Routine Vaccination Coverage and Related Factors Among Children Aged 12-23 Months in One Rural Area of Nangarhar Province, Afghanistan
Ibrahim Sherzai, Mohammad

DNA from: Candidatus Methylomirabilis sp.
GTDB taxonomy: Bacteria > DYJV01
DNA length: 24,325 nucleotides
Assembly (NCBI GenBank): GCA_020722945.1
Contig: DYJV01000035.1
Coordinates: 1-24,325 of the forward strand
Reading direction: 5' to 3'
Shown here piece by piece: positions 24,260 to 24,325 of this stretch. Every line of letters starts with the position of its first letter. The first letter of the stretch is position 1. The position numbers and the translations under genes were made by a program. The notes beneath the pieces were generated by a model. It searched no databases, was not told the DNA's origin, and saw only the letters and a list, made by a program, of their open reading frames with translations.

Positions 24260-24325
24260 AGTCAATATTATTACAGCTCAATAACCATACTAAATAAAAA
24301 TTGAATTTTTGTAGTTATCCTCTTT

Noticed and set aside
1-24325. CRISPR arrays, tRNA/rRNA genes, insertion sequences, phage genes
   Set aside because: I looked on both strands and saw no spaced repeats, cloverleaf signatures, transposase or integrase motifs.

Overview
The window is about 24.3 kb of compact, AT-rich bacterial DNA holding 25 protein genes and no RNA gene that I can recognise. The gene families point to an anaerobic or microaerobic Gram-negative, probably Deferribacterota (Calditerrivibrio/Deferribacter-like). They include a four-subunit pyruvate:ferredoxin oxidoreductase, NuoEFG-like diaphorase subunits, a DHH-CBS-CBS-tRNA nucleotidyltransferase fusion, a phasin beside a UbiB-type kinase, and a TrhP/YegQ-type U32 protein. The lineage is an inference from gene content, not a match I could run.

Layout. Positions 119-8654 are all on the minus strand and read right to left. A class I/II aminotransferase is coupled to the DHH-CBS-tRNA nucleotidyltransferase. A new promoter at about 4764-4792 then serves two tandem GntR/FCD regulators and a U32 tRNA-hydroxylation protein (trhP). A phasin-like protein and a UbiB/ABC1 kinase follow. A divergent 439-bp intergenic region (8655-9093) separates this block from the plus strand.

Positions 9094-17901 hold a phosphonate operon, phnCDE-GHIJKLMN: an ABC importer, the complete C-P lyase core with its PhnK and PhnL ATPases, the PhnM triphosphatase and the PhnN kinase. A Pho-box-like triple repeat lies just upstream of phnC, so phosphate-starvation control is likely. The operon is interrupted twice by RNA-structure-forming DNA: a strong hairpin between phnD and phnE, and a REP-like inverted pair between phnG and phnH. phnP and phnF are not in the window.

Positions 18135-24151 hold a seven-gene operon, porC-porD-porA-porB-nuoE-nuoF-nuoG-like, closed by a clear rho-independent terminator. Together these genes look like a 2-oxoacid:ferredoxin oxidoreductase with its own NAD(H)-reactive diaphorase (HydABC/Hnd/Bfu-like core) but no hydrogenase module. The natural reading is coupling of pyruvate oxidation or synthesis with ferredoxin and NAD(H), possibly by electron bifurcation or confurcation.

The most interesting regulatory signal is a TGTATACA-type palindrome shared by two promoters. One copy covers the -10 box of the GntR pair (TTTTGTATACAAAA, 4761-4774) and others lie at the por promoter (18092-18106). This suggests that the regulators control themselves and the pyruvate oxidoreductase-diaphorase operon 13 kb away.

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Vaccination has been shown to be one of the most cost effective health interventions worldwide, through which a number of childhood diseases have been successfully prevented or eradicated. The objectives of this study were to assess vaccination status of children aged 12-23 months living in a rural area, Kama District-Afghanistan, to identify the factors associated with full vaccination, and common reasons for non-vaccination. In this cross sectional survey the data were gathered via a structured pre-tested questionnaire form. Overall responses from 882 of the participants were analyzed by using IBM SPSS Statistics 21 Program. Findings were presented in marginal and contingency tables. Mainly Chi Square test was used with α=0.05 to find out significance level of differences and then binary logistic regression was used to assess the strength of association, between full-vaccination status and independent factors. Vaccination coverage with vaccination card plus mother’s verbal report was higher than card only coverage and highest for OPV1 (92.3%; 59.3%), followed by BCG (90.8%; 59.2%), Penta1 (90.0%; 59.3%), OPV2 (87.9%; 57.4%), Penta2 (85.6%; 57.1%), OPV3 (77.2%; 52.7%), Penta3 (73.1%; 51.8%), and it was lowest for measles vaccine (70.9%; 49.8%). Drop-out rate for major antigens was much higher than the acceptable level. In total (card plus mothers’ recall) out of 882 children, 69.7% were fully vaccınated (only card 48.9%; only mothers’ recall 20.8%), 23.0%, were partially vaccinated (only card 10.5%; only mothers’ recall 12.5%), and 7.3% (from mothers’ recall) were non-vaccinated. Child sex, family size, maternal education, paternal education, utilization of maternal health services by mothers and existence of mothers’ knowledge on vaccines and vaccination were the common predictors for fully vaccinated status of the children. The most common primary reason for non-vaccination was family problems (25.6%), followed by rumors (16.9%), and fear of side effects (16.6%).